Values & Ethics - Through a Jewish Lens

“IT WAS A DARK AND STORMY NIGHT…”

TORAH PORTION: NOAH

noah3Snoopy begins each of his stories with the words “It was a dark and stormy night…”  Even if you’re not a beagle living on top of a red doghouse, life can often feel dark and stormy. Where do you go when you’re having a tough day? Whom do you turn to when you’re having a bad night? We often turn to our families to help us through the rough patches in life.

Like Snoopy, Noah had many dark and stormy nights. While it rained and poured for forty days and nights, Noah’s ark protected his family. Though the water raged and flooded the entire world, Noah’s wife and children remained secure. As a family, they made it through the flood safely and were able to start their lives again in peace.

Just as Noah and his family were protected from the flood by their ark, we also have our own arks that guard us from the dark and stormy world. Our families are our arks. We turn to our family when we need protection. Like an ark, our families provide us with shelter and guide us through life. However, in order to make sure that our ark feels safe for each family member, we need to watch how we speak to one another and pay attention to how we handle our differences. Maintaining peace and security in our own families helps us keep the stormy world at bay.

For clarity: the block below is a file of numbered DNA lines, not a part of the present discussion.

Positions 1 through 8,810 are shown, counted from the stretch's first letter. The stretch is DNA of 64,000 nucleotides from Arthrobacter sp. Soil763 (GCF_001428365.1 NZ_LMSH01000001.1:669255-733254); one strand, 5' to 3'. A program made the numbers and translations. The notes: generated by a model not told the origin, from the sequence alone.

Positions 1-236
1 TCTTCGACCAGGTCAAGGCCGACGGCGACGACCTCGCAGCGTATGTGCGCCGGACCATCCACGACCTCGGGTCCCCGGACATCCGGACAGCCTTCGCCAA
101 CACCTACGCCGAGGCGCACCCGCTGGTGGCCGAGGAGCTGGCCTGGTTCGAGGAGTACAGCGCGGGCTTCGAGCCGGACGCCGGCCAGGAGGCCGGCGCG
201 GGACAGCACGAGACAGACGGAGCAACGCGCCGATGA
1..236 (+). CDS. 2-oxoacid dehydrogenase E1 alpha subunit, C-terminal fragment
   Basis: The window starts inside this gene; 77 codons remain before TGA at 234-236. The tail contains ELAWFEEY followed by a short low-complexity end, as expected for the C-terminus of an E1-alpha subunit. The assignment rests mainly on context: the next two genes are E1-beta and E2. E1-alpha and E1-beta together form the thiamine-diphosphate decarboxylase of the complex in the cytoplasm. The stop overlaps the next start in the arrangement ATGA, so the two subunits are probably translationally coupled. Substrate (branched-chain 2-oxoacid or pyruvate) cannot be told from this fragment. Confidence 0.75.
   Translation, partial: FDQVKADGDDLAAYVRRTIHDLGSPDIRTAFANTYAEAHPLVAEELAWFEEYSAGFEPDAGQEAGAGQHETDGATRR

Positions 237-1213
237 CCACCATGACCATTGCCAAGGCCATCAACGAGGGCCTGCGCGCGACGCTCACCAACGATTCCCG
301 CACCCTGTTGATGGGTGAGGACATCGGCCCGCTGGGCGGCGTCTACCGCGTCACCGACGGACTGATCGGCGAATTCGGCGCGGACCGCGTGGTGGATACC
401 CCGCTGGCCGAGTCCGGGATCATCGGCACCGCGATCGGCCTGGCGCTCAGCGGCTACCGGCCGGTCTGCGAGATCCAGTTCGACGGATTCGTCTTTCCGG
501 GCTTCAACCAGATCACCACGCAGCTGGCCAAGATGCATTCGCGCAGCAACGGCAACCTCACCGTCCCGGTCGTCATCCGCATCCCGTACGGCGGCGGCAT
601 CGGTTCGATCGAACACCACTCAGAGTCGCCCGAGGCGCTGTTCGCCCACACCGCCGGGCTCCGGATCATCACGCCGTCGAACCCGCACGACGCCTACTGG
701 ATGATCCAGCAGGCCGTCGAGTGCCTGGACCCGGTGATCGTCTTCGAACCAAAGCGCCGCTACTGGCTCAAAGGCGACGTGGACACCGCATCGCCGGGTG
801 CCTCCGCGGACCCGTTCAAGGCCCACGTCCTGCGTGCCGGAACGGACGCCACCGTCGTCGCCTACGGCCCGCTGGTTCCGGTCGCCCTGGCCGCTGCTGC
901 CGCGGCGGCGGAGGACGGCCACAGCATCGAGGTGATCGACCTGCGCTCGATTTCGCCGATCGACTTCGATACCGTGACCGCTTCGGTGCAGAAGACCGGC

TALK TO YOUR KIDS about ways we can make sure that our family feels safe, like an ark, for each family member.

CONNECT TO THEIR LIVES:

  • How is our family like an ark? How can our family be more like an ark?
  • How can we make sure that our family is a safe space for each family member?
  • How do we maintain peace in our home and in our family?

By Yael Hammerman

Values & Ethics—Through a Jewish Lens is created by Fred and Joyce Claar to bring the wisdom of Judaism into family discussions.